Dragonfly Park volunteers fighting city plan they say will clip its garden’s wings

(2013 aerial of Dragonfly Garden/Pavilion, by Long Bach Nguyen)

As that aerial view shows, North Delridge’s Dragonfly Park doesn’t just get its name from the pavilion structure, but also from the garden beds.

The volunteers of Friends of Dragonfly Park were preparing for a new season of work when they got startling news from the Parks Department, as Laura Bruco explains it, “that Parks plans to turf the gardens over and put an outline of the wings in crocuses.” Those, as you probably know, are short-lived early-spring blooms, so most of the year, the garden’s distinctive shape would be lost.

“This park is just too unique and special to replace with an outline of crocus bulbs,” Bruco says. “Our group worked really hard to prepare those beds to take new plantings last year, but Parks kept delaying. They said back then that they were working on figuring out who needed to approve the plans for native plantings that are lower maintenance with the artist Lorna Jordan.”

(October 2017 photo courtesy Friends of Dragonfly Park)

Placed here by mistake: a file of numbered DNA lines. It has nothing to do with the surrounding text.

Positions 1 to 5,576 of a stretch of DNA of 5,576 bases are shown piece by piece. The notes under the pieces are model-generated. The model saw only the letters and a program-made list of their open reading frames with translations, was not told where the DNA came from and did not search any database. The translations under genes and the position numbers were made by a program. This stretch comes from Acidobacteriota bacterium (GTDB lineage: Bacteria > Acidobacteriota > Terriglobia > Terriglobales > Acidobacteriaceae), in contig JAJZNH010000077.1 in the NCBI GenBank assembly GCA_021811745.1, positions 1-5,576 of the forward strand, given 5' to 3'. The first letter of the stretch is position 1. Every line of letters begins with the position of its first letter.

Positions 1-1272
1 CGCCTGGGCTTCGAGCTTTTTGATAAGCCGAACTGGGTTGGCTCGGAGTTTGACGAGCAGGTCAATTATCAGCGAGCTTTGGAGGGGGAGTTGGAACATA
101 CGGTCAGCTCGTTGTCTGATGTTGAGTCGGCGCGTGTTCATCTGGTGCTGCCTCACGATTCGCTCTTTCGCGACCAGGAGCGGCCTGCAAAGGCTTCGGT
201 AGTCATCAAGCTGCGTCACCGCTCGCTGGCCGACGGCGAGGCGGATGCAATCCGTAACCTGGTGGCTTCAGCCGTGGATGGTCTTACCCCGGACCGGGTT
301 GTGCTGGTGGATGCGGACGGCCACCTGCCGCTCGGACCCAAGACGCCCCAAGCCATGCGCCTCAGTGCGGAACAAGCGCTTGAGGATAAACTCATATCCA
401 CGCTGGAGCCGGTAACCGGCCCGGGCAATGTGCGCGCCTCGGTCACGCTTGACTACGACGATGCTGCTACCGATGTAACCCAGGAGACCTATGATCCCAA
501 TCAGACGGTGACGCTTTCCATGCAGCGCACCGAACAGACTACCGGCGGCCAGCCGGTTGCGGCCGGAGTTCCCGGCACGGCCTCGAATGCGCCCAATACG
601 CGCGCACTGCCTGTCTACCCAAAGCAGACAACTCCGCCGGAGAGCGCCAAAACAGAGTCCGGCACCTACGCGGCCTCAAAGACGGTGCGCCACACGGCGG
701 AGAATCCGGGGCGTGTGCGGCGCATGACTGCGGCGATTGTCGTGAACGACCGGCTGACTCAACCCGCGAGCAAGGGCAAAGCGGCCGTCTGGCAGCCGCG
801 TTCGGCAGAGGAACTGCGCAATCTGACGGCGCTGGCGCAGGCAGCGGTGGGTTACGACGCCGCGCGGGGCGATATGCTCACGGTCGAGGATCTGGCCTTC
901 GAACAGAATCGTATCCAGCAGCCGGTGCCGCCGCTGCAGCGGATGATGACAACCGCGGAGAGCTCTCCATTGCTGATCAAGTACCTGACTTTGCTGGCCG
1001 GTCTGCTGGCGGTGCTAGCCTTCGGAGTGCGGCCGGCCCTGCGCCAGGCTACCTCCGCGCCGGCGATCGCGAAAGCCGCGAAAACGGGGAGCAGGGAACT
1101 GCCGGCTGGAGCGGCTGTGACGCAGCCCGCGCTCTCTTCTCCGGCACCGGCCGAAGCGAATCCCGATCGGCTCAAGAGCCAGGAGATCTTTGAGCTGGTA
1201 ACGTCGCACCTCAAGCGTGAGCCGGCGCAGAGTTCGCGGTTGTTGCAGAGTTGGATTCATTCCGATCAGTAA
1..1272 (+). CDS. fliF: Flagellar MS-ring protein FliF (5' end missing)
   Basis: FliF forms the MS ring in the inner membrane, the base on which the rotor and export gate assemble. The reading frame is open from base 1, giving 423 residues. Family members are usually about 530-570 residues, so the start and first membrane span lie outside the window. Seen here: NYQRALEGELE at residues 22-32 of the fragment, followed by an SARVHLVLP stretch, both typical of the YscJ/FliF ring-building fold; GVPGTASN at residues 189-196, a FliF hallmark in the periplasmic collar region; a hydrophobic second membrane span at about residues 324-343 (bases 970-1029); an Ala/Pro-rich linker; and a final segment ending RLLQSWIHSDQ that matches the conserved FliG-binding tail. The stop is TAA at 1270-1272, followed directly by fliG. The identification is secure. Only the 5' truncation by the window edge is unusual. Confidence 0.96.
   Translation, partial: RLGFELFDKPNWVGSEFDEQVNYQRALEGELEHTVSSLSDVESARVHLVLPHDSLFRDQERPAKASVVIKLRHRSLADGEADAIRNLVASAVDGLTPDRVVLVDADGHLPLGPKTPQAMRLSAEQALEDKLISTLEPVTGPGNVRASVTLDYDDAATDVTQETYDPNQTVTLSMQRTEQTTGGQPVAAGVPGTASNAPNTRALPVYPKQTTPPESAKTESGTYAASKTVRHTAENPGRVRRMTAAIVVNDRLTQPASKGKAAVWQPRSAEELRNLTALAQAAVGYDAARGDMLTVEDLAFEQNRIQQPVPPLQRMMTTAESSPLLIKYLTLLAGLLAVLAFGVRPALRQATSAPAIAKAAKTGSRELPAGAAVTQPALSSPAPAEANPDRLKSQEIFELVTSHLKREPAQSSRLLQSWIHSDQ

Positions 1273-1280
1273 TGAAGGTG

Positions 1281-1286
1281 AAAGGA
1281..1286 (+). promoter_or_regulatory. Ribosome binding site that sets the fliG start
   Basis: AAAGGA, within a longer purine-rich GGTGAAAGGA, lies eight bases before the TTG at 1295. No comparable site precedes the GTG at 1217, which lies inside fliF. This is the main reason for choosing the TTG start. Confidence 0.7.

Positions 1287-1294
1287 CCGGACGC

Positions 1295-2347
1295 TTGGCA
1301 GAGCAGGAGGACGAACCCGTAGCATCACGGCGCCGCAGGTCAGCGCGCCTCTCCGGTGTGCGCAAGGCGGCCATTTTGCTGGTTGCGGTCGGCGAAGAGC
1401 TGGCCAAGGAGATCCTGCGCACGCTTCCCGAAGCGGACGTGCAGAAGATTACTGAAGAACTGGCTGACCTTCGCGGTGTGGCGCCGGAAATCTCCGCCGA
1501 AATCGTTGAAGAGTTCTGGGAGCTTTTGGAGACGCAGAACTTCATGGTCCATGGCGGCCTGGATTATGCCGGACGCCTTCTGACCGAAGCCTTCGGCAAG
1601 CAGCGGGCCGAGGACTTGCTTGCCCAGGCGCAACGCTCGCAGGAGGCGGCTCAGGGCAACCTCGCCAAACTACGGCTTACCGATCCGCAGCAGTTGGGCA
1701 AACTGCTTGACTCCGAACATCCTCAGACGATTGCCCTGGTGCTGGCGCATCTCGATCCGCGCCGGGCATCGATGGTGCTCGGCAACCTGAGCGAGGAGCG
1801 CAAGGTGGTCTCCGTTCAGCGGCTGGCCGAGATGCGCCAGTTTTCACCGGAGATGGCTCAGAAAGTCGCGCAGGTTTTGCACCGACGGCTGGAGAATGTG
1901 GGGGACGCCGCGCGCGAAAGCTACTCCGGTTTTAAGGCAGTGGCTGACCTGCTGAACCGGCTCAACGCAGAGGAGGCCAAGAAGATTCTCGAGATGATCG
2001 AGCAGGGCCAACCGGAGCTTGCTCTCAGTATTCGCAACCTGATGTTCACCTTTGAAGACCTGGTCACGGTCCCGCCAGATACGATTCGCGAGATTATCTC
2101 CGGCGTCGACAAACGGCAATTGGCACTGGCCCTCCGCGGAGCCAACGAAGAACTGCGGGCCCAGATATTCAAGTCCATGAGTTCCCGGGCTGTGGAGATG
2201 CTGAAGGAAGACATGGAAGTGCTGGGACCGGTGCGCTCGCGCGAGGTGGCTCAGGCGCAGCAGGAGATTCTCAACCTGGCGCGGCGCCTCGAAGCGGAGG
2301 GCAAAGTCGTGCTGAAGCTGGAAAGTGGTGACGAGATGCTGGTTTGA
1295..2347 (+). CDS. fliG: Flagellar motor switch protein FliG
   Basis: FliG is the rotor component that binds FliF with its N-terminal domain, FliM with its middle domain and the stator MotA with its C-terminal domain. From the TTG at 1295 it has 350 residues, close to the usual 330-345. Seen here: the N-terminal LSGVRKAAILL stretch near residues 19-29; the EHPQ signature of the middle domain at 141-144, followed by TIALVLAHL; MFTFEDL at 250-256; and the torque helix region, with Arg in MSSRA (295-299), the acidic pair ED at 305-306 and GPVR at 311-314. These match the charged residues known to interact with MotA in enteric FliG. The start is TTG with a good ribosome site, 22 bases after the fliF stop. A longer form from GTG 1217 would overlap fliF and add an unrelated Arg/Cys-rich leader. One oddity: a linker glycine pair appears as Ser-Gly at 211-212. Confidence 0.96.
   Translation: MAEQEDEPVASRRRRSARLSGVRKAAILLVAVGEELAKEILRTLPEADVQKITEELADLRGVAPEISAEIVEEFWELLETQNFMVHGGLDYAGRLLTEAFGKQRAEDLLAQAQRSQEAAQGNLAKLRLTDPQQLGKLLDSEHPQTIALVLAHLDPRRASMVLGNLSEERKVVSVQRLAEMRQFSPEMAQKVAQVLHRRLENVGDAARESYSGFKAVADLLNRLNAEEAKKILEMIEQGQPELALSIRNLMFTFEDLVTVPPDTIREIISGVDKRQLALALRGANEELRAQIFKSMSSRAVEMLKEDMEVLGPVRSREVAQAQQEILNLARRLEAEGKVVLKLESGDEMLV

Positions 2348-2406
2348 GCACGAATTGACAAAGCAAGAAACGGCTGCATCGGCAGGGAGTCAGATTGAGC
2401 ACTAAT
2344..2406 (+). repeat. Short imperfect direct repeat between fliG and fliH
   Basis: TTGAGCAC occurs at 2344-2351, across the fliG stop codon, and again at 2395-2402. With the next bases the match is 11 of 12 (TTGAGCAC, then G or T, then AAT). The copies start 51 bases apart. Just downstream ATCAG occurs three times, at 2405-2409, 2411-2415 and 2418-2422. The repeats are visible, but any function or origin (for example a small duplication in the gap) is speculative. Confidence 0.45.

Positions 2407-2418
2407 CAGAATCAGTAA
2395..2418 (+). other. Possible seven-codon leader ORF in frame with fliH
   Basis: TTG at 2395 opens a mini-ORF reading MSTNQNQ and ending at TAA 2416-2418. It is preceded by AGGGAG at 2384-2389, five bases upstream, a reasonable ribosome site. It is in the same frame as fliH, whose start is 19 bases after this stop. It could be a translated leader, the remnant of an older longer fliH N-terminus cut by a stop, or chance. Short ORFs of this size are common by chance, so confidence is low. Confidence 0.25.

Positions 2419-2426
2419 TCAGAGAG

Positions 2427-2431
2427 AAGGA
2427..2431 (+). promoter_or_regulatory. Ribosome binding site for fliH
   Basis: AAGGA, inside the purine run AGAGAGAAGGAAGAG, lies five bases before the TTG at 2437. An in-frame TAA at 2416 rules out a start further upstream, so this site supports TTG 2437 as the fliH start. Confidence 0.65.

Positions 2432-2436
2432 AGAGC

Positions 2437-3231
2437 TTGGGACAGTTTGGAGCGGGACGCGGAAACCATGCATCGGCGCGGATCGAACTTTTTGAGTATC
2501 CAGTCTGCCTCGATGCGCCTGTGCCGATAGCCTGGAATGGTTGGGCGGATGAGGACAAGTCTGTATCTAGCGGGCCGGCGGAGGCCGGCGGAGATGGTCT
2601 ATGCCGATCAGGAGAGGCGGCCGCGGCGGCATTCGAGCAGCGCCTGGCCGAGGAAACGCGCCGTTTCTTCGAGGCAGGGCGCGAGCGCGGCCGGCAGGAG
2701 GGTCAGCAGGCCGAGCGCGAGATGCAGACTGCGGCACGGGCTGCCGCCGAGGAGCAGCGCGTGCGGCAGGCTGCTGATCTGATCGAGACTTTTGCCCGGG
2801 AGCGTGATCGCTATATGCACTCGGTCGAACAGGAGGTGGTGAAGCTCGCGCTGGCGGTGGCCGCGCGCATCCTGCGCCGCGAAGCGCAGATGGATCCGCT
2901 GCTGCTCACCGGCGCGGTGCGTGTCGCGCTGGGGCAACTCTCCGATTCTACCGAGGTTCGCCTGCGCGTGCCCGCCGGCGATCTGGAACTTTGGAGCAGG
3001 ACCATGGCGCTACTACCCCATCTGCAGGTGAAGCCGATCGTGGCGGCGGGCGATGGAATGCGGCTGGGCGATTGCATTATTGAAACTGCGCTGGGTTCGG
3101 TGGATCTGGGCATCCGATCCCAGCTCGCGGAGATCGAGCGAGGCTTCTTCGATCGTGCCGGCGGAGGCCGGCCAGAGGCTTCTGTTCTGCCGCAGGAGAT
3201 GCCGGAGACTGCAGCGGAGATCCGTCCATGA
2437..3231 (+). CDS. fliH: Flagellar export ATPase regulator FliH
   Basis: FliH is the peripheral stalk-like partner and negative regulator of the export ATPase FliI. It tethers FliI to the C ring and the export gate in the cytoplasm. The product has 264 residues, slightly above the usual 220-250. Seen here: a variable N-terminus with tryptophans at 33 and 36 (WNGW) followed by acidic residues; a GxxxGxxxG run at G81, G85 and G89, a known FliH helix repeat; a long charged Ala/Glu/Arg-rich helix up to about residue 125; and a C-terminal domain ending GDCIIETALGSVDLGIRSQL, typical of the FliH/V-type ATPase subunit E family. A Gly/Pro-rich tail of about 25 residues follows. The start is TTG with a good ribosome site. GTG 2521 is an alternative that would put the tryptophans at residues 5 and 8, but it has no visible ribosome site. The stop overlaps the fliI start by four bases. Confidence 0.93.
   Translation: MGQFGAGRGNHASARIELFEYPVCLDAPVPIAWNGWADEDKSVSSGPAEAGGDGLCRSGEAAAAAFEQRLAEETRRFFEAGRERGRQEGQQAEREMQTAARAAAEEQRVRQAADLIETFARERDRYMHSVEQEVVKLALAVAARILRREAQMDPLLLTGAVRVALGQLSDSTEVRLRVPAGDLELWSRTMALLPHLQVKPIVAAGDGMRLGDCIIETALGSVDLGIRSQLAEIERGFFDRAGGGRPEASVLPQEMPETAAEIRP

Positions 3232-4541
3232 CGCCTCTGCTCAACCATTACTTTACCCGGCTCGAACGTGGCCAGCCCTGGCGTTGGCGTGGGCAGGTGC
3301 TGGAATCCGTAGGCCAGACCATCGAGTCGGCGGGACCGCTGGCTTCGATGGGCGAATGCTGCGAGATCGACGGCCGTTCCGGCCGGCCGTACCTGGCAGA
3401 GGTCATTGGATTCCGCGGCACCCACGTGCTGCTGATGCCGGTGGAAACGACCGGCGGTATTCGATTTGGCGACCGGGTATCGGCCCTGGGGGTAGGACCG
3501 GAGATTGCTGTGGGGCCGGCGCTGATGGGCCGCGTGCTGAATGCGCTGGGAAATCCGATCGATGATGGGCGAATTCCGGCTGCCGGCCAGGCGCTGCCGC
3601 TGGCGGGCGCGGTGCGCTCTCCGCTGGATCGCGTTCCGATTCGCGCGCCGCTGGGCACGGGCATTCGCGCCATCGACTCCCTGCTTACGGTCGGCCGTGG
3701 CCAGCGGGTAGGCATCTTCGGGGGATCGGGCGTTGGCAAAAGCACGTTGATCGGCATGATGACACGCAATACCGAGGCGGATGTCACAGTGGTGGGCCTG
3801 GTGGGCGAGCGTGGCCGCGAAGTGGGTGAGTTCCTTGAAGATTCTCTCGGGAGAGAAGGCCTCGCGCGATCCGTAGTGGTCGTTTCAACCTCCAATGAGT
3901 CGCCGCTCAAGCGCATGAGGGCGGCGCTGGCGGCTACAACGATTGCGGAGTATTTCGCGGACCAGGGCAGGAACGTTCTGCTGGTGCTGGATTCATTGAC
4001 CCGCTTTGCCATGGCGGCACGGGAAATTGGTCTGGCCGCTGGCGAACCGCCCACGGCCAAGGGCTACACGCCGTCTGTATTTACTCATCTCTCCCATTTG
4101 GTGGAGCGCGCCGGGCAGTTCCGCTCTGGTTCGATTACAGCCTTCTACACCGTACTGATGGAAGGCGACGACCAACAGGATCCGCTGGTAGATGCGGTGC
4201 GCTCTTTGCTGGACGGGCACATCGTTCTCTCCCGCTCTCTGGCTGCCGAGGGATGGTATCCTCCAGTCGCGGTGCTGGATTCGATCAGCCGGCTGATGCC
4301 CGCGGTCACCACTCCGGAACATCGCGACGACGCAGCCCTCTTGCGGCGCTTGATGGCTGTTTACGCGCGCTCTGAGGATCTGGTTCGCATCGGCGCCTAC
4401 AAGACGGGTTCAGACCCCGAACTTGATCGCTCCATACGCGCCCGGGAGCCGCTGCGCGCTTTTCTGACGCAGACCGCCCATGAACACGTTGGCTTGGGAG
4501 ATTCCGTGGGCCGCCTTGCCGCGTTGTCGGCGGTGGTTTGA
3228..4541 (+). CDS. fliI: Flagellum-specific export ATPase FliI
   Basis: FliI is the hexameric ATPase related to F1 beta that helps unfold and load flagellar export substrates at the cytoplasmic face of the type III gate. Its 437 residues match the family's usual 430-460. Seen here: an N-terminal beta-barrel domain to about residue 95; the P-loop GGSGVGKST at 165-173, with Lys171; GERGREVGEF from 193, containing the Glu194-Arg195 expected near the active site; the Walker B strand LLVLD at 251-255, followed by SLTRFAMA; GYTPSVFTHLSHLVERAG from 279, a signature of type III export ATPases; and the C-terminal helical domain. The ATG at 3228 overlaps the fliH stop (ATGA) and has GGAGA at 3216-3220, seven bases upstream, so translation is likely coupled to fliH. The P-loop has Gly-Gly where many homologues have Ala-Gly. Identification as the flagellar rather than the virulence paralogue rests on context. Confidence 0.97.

And then suddenly came the news of the Parks plan to just put in grass.

Bruco asked Parks for a chance to discuss this before it’s done, and that meeting is set for next week, open to anyone who’s interested. We asked Parks why the change, and spokesperson Karen O’Connor replied:

We have been working with the community that has provided many hours of volunteer time to keep the garden maintained along with the support from our SPR landscaping crew. We have concluded the planting and gardening design is not sustainable with the current level of volunteer and staff support.

After much work and consulting with the Office of Arts and Culture, our Sr. Landscape Architect has put together a design that is respectful of the Dragonfly Pavilion original design intent. The plan calls for the large areas of bark mulch to be replaced with grass and consolidate the plants that are doing well into the garden beds along the wall. We plan on planting crocus bulbs throughout the lawn so that there would be a bloom time in the spring where different colors would pop under the dragonfly sculpture. Having grass within the butterfly wings will allow us to mow the returning horsetail along with the other invasive weeds.

The garden dates back to the early 2005, with Seattle Public Utilities originally involved. The garden sections now scheduled to be replaced with grass are an integral part of the original intent, as explained here:

… Dragonfly Pavilion is the entrance feature to SPU’s Longfellow Creek Drainage and Habitat Improvement Project and serves as a creek overlook and outdoor environmental education facility. The artist-designed Dragonfly Garden, which surrounds the pavilion, is a landscaped area demonstrating salmon friendly and water-wise gardening techniques and is crucial to SPU’s mission and educational message at the site. …